Yes, Mr Tumbles, I've already noticed the not pretending to like something thing. I don't think of myself as particuarly English but I am a terrible liar about gifts of any kind, and as a vegetarian have even eaten meat so as not to hurt peoples' feelings. So it is quite a cultural oddity!
Thanks AphraBane: I'm going to order some crackers from that on-line shop and have them sent direct to the house. That seems the best solution. We're going to be in Berlin, but not for that long, so I don't want to spend a load of time trecking round trying to find them when i could just find them there when we arrive.
I'll get some mince pies rather than xmas pudding (because I'll eat that). And a massive tin of M and S shortbread. And some cheddar cheese... And as for the stockings... I'll just do loads of foreign looking sweets (foreign to them anyway), some little trinkets, maybe one christmas bauble each because they are shiny, stickers, etc. I am good at cr*p...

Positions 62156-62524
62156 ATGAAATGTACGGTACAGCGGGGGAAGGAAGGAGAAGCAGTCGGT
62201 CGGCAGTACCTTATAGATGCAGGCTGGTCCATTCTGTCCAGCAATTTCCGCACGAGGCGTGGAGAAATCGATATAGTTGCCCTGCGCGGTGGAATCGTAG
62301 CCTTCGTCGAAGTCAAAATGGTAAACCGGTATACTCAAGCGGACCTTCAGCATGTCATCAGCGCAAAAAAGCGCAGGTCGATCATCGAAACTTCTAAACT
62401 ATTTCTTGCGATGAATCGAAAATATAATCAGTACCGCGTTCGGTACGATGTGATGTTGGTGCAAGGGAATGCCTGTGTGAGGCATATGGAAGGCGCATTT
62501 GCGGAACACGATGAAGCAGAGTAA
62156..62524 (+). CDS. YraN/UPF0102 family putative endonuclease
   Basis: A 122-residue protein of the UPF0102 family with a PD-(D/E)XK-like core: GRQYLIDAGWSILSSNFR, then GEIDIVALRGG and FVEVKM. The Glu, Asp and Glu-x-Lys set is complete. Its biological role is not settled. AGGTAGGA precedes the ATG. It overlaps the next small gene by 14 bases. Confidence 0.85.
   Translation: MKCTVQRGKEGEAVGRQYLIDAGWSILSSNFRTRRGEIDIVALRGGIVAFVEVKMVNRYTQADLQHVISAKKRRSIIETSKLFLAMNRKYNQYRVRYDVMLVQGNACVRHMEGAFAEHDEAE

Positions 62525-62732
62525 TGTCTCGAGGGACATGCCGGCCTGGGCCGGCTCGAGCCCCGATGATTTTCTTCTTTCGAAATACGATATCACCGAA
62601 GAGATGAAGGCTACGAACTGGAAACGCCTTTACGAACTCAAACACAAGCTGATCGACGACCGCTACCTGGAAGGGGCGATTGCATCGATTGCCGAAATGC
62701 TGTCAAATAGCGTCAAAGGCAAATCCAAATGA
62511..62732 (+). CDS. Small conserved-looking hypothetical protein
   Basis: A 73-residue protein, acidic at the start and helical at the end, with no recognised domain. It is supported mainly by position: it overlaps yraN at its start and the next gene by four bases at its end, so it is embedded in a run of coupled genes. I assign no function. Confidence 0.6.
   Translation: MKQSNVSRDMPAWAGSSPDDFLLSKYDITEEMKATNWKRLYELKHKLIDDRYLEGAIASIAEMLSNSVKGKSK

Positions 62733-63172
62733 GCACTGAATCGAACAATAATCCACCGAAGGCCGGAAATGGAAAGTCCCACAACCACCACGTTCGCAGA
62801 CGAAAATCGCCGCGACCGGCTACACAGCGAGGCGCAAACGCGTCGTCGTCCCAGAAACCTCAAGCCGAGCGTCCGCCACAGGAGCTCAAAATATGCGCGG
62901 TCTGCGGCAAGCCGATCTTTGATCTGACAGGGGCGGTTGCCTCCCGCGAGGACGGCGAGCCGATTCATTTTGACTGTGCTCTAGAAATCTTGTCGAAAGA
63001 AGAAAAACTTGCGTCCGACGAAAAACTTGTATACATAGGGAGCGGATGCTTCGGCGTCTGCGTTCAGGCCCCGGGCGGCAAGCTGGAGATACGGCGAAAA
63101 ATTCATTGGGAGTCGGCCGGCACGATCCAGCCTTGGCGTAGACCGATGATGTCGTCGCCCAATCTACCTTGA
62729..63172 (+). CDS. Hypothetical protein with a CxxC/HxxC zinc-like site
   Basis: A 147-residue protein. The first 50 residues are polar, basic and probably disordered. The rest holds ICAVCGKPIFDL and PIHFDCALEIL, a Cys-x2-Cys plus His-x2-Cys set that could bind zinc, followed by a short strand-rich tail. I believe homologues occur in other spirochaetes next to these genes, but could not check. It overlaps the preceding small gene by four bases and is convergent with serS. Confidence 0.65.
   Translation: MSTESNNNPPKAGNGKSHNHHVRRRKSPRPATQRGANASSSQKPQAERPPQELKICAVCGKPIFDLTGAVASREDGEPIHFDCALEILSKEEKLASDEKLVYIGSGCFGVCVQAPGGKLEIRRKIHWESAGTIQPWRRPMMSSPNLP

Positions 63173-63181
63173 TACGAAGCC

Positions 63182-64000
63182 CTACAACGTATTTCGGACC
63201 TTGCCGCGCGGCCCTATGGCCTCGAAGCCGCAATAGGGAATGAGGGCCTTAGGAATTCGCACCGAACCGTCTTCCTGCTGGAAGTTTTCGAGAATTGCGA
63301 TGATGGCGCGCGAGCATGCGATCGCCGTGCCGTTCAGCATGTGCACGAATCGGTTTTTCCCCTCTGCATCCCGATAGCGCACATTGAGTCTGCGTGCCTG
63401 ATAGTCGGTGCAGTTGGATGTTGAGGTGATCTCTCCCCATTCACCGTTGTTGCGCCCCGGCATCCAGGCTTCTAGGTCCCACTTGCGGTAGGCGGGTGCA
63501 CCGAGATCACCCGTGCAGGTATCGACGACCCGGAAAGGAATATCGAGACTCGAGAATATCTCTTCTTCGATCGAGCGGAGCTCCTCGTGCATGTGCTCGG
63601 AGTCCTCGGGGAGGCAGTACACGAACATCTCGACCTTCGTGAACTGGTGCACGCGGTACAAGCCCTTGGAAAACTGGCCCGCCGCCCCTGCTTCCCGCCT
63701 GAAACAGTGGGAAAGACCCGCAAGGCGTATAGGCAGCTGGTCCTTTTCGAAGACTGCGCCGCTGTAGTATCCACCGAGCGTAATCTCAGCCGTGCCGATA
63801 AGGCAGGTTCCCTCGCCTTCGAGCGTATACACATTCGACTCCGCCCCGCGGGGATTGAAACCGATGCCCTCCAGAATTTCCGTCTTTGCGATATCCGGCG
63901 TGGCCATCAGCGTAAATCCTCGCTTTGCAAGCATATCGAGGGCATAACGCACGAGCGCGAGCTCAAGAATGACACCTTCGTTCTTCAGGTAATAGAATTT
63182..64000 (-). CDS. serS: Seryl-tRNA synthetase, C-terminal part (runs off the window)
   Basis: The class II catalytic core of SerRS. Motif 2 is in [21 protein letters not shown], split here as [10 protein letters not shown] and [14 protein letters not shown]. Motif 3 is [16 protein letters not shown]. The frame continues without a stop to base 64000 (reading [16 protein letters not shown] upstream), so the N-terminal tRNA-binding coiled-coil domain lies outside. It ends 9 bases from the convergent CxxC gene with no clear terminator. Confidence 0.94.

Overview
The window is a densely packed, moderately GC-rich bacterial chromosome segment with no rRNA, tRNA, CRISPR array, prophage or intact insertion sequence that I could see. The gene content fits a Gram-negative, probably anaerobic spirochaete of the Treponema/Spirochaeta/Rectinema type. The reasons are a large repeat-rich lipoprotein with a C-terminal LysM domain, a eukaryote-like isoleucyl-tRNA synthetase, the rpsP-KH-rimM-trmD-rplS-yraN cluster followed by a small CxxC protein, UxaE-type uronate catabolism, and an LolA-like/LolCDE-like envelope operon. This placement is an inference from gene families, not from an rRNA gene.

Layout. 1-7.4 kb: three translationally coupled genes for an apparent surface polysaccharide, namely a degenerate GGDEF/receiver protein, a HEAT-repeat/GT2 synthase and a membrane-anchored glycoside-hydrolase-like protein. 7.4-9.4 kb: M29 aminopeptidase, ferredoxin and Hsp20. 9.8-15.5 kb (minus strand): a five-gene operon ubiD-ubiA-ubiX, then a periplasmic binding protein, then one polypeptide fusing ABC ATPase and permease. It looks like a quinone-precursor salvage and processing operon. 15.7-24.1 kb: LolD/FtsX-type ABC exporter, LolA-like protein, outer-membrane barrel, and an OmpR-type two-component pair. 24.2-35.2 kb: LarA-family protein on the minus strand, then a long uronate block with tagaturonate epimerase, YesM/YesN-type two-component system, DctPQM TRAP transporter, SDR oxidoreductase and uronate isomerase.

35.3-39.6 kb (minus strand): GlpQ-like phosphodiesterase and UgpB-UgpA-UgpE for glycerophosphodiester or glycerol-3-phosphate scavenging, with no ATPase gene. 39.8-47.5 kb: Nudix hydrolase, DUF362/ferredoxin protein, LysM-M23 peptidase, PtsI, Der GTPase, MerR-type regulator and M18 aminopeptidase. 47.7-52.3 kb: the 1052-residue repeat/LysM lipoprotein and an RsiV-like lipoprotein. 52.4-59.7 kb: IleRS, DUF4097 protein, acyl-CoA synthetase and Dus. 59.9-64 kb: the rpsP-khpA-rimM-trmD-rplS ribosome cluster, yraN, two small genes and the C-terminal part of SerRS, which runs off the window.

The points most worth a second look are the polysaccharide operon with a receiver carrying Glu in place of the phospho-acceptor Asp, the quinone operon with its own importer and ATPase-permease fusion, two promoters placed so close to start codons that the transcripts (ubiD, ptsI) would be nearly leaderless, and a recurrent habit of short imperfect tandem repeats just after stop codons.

Thanks all so very much for your help.
Re carols. Are they the same in Germany as here.
I know the older child is just learning English and I've got a ladybird kid's book sing along in English christmas carols...
Would that be suitable?
Some are the same, many are not... Silent Night is the same... They sing Oh Christmas Tree in German (not a carol really)... Everyone knows Jingle Bells and Rudolph the Red Nosed Reign Deer (at least the choruses) but they sing them in English. I don't go to church so those are the only ones ("Christmas songs more than carols, except the first) I can think of tbh. There are certainly lots of German Christmas songs that I have never heard in English.
I'm going to go against a few of the posts here...
I made a Christmas cake for my DS's school buffet last year and it had rave reviews from the German parents. I have been asked for two more for the buffet this year and loads asking for the recipe. So I would take a small slab type one.
We have a lot of UK cheeses in our local Kaufland, but things like chutney aren't abundant.